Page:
A blog for stakeholders in beef production, genetics, and genomics
Subscribe to this blog
Follow by Email
April 19 Webinar by Genetics Experts to Give Cattlemen Guidance on Creating the Best Herd
final webinar in series focuses on bull selection
CO (April 12, 2018) – This year’s edition of the NCBA Cattlemen’s
Genetics Webinar Series comes to a close April 19, with a special
presentation that puts a focus on honing bull selection. The
National Cattlemen’s Beef Association teamed up with six genetics
specialists from across the country to offer this series, which kicked
off Jan. 18. The Genetics Webinar Series was designed for producers who would
benefit from genetics knowledge, from the experienced seedstock breeder
to someone who might be new to the cattle industry and needs to better
understand genetics. It is being coordinated by the NCBA producer
education team. Earlier webinars were “The 4 S’s of Crossbreeding:
Simple, Structured, Successful and Sustainable,” “Show Me the Money!
Are there EPDs for Profit?”, and “Fake News: EPDs Don’t Work.” These
webinars can be accessed at www.NCBA.org
under the Producer Education tab. Titled “Putting the Tools to Use: Buying Your Next Bull,” the April 19
webinar puts the genetic concepts covered in the first three seminars
to work, as attendees will go to a virtual bull sale and select the
best bull from a sale catalog for two distinct production scenarios.
The webinar begins at 7 p.m. CDT. Leading discussion on the topic at the webinar will be Matt Spangler,
Ph.D., associate professor and extension beef genetics specialist at
the University of Nebraska – Lincoln, and Bob Weaber, Ph.D., professor
and beef extension specialist at Kansas State University. Joining in
the discussion will be other members of the eBEEF team, a group of six
genetic specialists from five academic institutions who have invested
time and resources in the advancement of the cattle industry through
genetics. According to Josh White, NCBA executive director of producer education,
the genetics webinar series has been an effective extension of NCBA
educational webinars, which was started several years ago. “Some of the
largest participations in our webinars have been for genetics topics in
the spring,” said White. “This 2018 partnership with the eBEEF team has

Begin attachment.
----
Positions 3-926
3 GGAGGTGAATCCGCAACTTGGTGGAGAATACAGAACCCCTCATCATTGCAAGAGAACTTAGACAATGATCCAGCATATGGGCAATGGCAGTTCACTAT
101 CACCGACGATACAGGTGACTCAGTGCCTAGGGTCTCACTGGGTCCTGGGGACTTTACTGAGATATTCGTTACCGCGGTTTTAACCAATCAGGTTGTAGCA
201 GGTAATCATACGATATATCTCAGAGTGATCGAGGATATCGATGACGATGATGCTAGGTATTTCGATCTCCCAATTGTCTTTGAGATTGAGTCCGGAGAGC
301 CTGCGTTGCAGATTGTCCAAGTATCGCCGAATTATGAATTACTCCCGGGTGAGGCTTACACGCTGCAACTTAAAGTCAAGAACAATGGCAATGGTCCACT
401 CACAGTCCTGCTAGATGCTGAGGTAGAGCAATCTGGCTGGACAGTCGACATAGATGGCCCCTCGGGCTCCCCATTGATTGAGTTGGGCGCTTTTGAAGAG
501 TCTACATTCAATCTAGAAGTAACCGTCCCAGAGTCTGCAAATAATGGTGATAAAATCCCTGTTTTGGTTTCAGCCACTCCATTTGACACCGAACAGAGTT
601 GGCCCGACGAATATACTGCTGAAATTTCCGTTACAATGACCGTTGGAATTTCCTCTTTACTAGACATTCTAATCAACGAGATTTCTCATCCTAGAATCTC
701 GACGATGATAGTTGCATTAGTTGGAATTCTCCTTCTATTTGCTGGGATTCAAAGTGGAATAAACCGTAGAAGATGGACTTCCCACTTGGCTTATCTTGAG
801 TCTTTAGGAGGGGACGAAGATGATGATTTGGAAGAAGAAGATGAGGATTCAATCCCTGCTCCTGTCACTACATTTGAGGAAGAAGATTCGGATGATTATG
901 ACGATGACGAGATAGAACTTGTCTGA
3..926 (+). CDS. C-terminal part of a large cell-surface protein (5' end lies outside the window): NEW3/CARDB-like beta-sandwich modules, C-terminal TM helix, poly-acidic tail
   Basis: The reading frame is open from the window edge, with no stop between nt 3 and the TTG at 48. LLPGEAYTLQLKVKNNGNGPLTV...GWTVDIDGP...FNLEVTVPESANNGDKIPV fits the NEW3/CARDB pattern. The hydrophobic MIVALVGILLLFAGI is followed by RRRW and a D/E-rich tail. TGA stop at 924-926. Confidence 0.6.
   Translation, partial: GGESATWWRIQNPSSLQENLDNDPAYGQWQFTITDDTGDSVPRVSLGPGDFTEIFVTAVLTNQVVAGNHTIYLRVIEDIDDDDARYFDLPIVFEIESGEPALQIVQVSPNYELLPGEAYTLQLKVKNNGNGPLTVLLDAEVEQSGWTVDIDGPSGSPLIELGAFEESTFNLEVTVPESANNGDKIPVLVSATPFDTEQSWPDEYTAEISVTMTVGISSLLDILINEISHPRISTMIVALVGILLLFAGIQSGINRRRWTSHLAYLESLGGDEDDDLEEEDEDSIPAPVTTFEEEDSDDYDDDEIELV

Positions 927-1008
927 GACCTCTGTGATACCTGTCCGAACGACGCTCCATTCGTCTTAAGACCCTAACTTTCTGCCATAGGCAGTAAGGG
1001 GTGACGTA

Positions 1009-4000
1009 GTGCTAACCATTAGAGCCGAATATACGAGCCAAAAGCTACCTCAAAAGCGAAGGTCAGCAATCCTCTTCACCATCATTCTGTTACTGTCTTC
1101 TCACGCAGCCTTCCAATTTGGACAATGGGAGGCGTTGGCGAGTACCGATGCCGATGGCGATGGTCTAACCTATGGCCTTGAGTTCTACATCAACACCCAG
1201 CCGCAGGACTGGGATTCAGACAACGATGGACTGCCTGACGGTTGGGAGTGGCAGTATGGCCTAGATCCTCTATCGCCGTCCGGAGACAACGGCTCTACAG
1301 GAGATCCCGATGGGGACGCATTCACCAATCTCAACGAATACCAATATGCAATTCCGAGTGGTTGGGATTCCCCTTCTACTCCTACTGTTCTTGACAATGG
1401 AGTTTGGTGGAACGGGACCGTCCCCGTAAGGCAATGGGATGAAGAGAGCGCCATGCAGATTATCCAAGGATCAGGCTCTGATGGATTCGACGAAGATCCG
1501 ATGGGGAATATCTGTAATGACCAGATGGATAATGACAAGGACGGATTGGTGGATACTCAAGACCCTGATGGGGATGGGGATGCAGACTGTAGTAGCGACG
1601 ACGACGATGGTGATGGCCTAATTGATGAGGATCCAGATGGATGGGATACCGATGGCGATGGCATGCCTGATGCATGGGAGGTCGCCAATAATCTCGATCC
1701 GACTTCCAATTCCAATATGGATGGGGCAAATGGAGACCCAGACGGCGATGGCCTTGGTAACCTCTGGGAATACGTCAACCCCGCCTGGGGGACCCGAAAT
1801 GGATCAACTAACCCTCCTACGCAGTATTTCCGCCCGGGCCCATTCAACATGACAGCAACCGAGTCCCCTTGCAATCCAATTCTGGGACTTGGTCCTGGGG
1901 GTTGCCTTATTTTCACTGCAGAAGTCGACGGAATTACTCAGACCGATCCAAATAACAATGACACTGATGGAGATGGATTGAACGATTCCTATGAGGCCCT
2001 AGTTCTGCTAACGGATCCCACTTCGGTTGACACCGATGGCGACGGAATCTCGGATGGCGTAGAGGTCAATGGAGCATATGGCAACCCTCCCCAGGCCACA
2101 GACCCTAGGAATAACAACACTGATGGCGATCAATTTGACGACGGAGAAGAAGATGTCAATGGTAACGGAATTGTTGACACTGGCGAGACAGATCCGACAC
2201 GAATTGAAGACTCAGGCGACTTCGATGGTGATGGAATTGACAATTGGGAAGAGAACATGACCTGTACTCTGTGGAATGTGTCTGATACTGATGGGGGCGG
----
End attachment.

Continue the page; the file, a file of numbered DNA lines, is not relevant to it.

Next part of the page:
been a terrific addition to the education we can provide.” Cattle producers are invited to join the webinar live, although
“homework” for the seminar – available at www.NCBA.org
– is advised. The homework includes the eBEEF bull sale catalog and the
eBEEF bull selection scenario. For
more information, go to the Producer Education tab of the NCBA.org website.
National Cattlemen's Beef Association (NCBA) has represented America's
cattle producers since 1898, preserving the heritage and strength of
the industry through education and public policy. As the largest
association of cattle producers, NCBA works to create new markets and
increase demand for beef. Efforts are made possible through
membership contributions. To join, contact NCBA at 1-866-BEEF-USA or email@example.com.
At the January 4th Show-Me-Select Board of Directors meeting, new service sire EPD requirements were approved. All sires, artificial insemination and natural service, must meet minimum Calving Ease Direct (CED) EPD requirements. In addition to yearly updates, two changes were made.
First, no Birth Weight EPD requirement will be published. All commonly used breeds now have CED EPDs available.
Second, all breeds in the International Genetic Solutions (IGS) genetic evaluation are now set to a common requirement. In the summer of 2018, breeds within the International Genetic Solutions switched to a single-step BOLT multi-breed genetic evaluation. The EPDs for animals in the IGS genetic evaluation are directly comparable across breeds.
George Perry South Dakota State University NAAB Symposium
Assume that a cow breeds 30 cows per year for 4 years. Regardless of the year, bull price per calf sired was higher than the cost of semen.
We could have different bulls for different groups of cows. Bulls for heifers, bulls for maternal calves, and bulls for terminal calves. Consider breeding a calving ease bull to mature cows- you are giving up additional growth with that mating.
Sexed semen causes the differences in sexes of the calves that we would expect to see. The number of bulls and heifers in a calf crop can be skewed even if we do one round of artificial insemination followed by natural service.
Perry's groups used 6 herds with 878 cows breed to 5 different bulls. They used conventional semen and sexed semen from each bull. Gender skewed semen had a pregnancy rate of 52.4% and conventional semen had a pregnancy rate of 67%. When cows have displayed estrus (been in heat) at time of AI, pregnancy rate was 69%. Cows th…
All bulls purchased after February 1st, 2019 for use as natural service sires in the Show-Me-Select Replacement Heifer Program™ must be DNA tested to have genomic-enhanced EPDs. All bulls used as natural service sires after February 1st, 2020 must have genomic-enhanced EPDs, regardless of when they were purchased. Seedstock producers classifying bulls as Show-Me-Select qualified in sale books must have genomic-enhanced EPDs on those lots.
Bulls purchased prior to February 1st, 2019 will be grandfathered into the program, as is the common practice with all natural service sires. However, this grandfather grace period will end February 1st, 2020. At that time for a bull to qualify for use in the program, it must have genomic-enhanced EPDs.
Why the change?
The Show-Me-Select Replacement Heifer Program has the goal of producing premium heifers that perform predictably as 2 year olds. The program has a history of requiring Show-Me-Select producers to go beyond typical cattle production pr…